Holly Thompson’s The Language Inside did everything I’ve been looking for in a novel in verse. Thompson is clearly a poet not just a writer. The words are deliberately chosen for their meaning and beauty, and their ability to evoke a thoughtful response in the reader.
After reading the summary I was skeptical. There were so many different issues the novel takes up. Emma is a teen raised in Japan. When she moves back to the U.S. because her mother has breast cancer, Emma volunteers at a long-term care center. There, Emma helps Zena, a patient with locked-in syndrome, write poems. She also meets Cambodian refugees and makes new friends all the while suffering from migraines. Eventually she must choose: stay in the U.S. or return to Japan. So, ya, a lot going on! But Thompson weaves the story seamlessly and believably. Having recently read Patricia McCormick’s Never Fall Down I was happy to stumble upon more that would give me a glimpse about the Khmer Rouge.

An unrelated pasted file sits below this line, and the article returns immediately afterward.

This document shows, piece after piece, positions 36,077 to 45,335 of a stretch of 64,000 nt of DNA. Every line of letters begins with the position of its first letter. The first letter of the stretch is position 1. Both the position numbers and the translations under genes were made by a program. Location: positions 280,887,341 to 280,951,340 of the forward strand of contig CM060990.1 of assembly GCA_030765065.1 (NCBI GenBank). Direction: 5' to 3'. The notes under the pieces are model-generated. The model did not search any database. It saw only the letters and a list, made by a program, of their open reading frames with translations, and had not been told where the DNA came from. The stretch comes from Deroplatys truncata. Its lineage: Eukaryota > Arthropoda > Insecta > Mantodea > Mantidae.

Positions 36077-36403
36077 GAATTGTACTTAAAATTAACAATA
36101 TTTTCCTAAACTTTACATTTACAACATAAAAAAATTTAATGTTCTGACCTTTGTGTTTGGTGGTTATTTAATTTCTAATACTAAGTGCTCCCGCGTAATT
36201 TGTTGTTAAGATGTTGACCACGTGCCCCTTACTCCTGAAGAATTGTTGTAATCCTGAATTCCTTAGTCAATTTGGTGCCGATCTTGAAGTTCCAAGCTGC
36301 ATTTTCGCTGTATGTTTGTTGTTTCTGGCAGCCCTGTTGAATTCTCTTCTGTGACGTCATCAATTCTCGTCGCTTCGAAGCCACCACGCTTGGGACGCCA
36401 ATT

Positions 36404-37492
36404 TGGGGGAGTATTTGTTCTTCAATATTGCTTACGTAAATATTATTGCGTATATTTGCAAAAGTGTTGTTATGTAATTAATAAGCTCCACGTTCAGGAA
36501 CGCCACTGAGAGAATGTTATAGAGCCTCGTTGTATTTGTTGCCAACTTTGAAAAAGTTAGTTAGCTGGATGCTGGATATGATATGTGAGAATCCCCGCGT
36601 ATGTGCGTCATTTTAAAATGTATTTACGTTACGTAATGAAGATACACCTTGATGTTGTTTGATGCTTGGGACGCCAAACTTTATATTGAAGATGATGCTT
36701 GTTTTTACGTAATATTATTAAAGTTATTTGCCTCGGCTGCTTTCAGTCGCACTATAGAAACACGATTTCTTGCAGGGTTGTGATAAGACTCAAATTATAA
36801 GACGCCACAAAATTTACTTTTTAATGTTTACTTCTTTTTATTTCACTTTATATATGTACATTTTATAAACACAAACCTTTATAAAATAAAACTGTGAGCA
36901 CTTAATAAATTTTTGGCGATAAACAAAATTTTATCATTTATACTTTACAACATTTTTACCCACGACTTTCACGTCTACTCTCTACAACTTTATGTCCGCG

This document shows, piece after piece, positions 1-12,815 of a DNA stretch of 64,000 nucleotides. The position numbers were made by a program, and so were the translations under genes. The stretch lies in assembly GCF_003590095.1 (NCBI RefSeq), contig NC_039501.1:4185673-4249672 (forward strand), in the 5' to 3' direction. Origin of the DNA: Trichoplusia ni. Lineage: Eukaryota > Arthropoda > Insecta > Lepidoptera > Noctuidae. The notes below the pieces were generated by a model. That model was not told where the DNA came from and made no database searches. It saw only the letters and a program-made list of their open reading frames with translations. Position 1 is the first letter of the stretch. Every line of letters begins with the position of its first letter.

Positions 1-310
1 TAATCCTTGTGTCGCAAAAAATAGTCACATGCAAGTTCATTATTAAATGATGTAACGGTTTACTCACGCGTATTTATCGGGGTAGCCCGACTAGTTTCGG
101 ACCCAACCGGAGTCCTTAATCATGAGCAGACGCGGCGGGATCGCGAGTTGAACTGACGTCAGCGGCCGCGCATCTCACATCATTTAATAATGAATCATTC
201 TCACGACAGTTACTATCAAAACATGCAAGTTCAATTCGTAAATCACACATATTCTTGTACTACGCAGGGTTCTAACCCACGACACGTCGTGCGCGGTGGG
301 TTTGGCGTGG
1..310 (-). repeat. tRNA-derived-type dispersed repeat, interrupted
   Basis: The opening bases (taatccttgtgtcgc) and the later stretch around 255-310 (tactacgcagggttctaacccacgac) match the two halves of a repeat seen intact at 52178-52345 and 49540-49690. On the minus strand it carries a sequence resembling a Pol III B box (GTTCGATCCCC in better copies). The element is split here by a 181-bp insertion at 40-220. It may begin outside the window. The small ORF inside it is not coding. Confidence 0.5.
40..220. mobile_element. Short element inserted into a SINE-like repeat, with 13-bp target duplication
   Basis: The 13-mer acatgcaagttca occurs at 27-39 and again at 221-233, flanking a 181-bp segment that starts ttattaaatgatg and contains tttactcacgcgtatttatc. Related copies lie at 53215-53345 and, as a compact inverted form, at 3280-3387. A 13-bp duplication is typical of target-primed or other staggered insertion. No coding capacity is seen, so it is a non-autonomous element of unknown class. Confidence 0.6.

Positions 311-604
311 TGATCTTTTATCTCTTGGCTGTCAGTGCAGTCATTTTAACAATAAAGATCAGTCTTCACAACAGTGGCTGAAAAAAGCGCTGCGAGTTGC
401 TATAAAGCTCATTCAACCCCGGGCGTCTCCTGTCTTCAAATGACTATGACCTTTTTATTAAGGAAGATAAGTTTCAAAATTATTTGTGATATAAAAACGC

I liked Emma and her story but I enjoyed the poetic form. It wasn’t a gimmick to snag “reluctant readers” (though I would still recommend this book to one). This is a story not only made of poems but also about poetry as Zena and Emma write together. I’ve been on the hunt for high-quality novels in verse and am happy to add The Language Inside to my list.
Publisher: Delacorte, 2013 Pages: 528Rating: 4 Stars Source: Public Library